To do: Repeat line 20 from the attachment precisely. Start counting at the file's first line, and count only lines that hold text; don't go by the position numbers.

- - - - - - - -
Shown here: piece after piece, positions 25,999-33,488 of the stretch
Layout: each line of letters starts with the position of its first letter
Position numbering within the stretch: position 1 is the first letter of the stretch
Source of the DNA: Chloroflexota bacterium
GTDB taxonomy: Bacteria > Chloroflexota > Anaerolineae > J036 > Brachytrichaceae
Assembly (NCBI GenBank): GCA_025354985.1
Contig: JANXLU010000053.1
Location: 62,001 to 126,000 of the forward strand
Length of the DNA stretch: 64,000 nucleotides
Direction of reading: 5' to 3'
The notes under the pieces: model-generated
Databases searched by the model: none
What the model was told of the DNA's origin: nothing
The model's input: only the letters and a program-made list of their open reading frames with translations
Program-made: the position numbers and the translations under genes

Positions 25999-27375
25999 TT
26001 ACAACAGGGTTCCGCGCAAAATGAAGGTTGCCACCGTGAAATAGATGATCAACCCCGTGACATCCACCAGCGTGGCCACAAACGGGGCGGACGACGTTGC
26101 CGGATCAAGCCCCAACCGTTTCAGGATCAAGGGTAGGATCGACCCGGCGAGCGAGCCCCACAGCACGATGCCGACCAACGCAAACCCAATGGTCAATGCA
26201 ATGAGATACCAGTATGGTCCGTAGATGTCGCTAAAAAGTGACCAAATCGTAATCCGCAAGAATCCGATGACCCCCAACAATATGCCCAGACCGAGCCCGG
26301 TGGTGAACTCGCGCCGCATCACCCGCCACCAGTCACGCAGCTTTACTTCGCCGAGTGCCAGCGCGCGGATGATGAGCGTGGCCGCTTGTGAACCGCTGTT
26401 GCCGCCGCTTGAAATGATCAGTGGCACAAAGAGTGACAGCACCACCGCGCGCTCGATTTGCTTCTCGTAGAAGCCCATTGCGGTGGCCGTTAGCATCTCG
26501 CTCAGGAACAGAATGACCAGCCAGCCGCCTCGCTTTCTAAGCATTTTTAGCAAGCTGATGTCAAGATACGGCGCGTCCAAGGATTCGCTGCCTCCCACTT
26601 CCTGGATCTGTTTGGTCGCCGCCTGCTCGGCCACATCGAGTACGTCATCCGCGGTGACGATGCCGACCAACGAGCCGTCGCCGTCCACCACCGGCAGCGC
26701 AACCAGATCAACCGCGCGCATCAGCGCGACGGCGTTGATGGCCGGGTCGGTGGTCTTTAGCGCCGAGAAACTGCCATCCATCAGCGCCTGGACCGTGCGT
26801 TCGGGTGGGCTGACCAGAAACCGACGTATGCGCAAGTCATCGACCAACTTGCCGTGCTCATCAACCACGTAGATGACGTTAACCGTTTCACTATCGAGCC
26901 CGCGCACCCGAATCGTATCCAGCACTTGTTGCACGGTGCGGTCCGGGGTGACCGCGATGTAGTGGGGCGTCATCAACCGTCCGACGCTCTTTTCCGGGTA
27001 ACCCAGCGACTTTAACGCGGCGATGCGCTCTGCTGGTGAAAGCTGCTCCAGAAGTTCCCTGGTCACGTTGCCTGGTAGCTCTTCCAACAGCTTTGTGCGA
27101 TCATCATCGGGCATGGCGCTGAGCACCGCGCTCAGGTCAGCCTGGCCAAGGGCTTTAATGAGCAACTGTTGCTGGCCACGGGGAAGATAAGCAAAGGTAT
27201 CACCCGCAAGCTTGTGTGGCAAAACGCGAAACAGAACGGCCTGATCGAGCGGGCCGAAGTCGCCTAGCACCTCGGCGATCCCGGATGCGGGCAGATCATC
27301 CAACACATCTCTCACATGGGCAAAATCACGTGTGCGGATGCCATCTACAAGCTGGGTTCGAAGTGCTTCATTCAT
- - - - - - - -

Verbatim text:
26201 ATGAGATACCAGTATGGTCCGTAGATGTCGCTAAAAAGTGACCAAATCGTAATCCGCAAGAATCCGATGACCCCCAACAATATGCCCAGACCGAGCCCGG